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Matthew Johnson said on January 14th, 2011 at 10:22 pm

The title for this one is obvious:

“It Was A Dark and Stormy Night…”

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So does The Doc or the Vrilya give Edward the lines?

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And why the hell is there NOT a Doctor Who & Rex crossover?

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Argh! Someone beat me to the dark and stormy night reference!

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Tim O'Neil said on January 15th, 2011 at 1:57 am

I’ve had an idea for another type of inversion. Not necessarily an obscure figure, but a figure who the Doctor unabashedly loathes and actively tries to avoid, but who nevertheless manages to inject himself into some very complicated situations that requires the Doctor’s aid. I had in mind someone like, say, Nietzsche, with something of a strange temperament, who is undeniably famous but who could be grating enough to get under the Doctor’s unflappable nerves.

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I really like that idea, Tim. Someone like Socrates maybe, to get an elaborate set, or anybody who was mostly a bit of a firebrand.

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Poor Bulwer-Lytton. I once had a first printing of Last Days Of Pompeii and my local used/rare book store wouldn’t even take it off my hands.

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Three Doctor Who episodes I’d like to see: one where there is someone famous, but it’s someone that the Doctor knows history would be better off without them. Not Hitler, that’s too easy, but someone pivotal in history that the Doctor MUST keep alive even though he hates it.

Second, an episode where the Doctor gets stuck in something and is totally lost. No idea what’s going on-an era or place he’s never never been, and a plain old vanilla human is the magnificent bastard. For some reason I’m on a Nazi kick today because I was going to mention Canaris, but you know the Doctor’s been somewhere in WW2.

Third, an ep from the point of view of someone who’s not the Doctor or a Companion, maybe an enemy mook, and there’s this odd guy running around messing things up and shouting.

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@Sofa King,

The first idea would probably work best with King Leopold II. Not typically mentioned in the same breath as Hitler or Stalin in the West, but a man whose actions had huge consequences for the Congo and all of Africa, and whose removal from history would not go unnoticed.

For the second, would it be a situation that someone placed him in (which introduces the idea that the era markers he could use to identify the place are being deliberately obscured/muddied), or just somewhere new that he’s ended up?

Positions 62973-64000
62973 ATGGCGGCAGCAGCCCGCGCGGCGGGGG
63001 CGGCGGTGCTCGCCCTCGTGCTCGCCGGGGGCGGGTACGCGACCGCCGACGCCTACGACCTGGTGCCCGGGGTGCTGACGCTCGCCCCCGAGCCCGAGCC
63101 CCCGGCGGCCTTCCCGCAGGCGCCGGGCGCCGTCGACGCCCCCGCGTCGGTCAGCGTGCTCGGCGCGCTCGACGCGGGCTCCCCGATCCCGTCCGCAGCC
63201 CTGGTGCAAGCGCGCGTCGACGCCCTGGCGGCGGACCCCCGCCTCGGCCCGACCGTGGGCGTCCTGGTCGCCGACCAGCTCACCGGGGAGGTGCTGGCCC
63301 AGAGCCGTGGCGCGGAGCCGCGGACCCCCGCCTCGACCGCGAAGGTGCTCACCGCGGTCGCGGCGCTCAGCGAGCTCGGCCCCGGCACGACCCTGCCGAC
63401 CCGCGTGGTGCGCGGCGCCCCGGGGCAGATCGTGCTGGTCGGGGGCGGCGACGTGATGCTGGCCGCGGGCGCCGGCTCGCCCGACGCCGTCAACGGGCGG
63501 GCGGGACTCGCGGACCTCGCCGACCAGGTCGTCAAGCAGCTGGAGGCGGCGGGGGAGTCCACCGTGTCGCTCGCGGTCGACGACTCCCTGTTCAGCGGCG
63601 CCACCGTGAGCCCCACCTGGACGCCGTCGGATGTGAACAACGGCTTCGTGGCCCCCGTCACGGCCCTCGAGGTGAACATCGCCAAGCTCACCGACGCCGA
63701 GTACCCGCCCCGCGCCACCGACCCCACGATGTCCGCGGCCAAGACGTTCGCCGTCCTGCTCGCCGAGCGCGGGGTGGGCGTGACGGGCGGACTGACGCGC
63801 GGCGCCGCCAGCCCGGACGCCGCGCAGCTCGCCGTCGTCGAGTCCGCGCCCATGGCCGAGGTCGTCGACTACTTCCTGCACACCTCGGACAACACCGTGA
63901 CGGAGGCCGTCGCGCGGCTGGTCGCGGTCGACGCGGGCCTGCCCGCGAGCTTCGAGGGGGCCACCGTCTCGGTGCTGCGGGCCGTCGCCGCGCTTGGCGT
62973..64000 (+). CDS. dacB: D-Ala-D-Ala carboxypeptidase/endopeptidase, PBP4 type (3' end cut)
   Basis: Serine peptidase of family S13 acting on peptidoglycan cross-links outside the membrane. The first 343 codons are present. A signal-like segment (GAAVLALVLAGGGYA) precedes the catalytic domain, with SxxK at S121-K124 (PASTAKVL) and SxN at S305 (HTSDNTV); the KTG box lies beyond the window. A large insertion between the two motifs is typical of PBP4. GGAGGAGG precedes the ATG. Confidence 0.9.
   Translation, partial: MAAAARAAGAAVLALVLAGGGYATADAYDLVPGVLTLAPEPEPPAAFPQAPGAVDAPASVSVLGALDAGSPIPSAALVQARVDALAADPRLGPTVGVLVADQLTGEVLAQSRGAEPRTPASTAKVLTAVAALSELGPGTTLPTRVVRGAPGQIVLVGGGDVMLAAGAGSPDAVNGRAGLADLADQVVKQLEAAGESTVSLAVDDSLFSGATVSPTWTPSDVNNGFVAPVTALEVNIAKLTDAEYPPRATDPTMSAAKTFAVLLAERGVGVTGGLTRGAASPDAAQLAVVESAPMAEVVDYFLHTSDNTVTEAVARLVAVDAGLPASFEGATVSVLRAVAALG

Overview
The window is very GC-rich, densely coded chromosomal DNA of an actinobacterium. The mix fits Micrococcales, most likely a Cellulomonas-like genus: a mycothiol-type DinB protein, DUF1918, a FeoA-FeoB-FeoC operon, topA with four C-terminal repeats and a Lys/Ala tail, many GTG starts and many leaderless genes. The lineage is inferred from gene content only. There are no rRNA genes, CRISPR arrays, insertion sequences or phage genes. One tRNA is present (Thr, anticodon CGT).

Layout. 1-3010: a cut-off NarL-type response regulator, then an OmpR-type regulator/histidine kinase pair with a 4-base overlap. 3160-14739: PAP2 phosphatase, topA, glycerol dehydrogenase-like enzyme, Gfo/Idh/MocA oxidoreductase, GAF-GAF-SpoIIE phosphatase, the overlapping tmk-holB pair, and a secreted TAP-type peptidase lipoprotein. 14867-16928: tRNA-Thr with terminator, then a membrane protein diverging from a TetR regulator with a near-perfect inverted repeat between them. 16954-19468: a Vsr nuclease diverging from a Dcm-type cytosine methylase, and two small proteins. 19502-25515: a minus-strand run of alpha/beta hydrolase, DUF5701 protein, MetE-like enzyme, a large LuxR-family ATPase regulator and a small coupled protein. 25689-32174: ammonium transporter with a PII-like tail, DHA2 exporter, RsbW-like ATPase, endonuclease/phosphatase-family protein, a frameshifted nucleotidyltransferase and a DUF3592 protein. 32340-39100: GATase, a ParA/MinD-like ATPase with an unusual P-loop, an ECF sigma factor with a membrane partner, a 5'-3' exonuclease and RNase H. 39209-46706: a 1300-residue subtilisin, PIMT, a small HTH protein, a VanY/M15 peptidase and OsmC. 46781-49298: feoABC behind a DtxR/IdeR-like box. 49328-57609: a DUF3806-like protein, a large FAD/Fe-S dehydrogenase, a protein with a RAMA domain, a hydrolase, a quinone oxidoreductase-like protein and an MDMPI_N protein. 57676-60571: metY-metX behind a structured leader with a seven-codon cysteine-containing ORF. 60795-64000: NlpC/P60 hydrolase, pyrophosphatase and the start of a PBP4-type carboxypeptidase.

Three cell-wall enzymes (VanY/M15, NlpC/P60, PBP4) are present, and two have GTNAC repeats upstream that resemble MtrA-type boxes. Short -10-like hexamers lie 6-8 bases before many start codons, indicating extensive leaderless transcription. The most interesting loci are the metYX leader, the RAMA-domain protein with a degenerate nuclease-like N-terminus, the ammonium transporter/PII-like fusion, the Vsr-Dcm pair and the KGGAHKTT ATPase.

And the third idea is just awesome.

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For some reason I want him to meet Ed Wood, and reassure him that his work will be remembered by future generations. “I’ve been to his memorial theatre in Poughkeepsie! He pioneered the antirealist movement!”

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Very amusing, but don’t tell Jess Nevins, who’s been arguing for years that Bulwer-Lytton is unfairly hated.

@Sofa King, as interesting as your third idea sounds on the face of it, it’s basically the setup for “Love and Monsters”, which is probably the worst episode of television ever broadcast, yes I’m exaggerating. But still, it sucked on a profound level.

I guess there’s nothing wrong with that basic setup, though. Actually “Blink” made use of it too, so there you go.

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@Sofa King: If you can track it down, the out-of-print Doctor Who novel “Timewyrm: Exodus” has the Doctor befriending Adolf Hitler in order to convince him, at the pivotal moment, to allow the British to evacuate Dunkirk. It’s by the Terrance Dicks, the archetypal Doctor Who author, and is full of great moments.

@Prankster: I’d probably agree with Nevins, in the final analysis, but it’s inverting the “the Doctor meets someone whose fame is enduring” paradigm, not the “the Doctor meets someone very talented and brilliant” paradigm. (And for the record, I liked “Love and Monsters” a lot, but different strokes for different folks and all.)

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“Love and Monsters” works really well if you take it as an allegory for fandom politics. Everyone’s making connections and having fun until THAT GUY shows up…

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I’ve been told that “THAT GUY” is actually a very specific person in Doctor Who fan circles, but I wouldn’t want to say who. :)

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Actually, The Doctor meets Lord Lucan could be an excellent story… [bit better than Elvis.]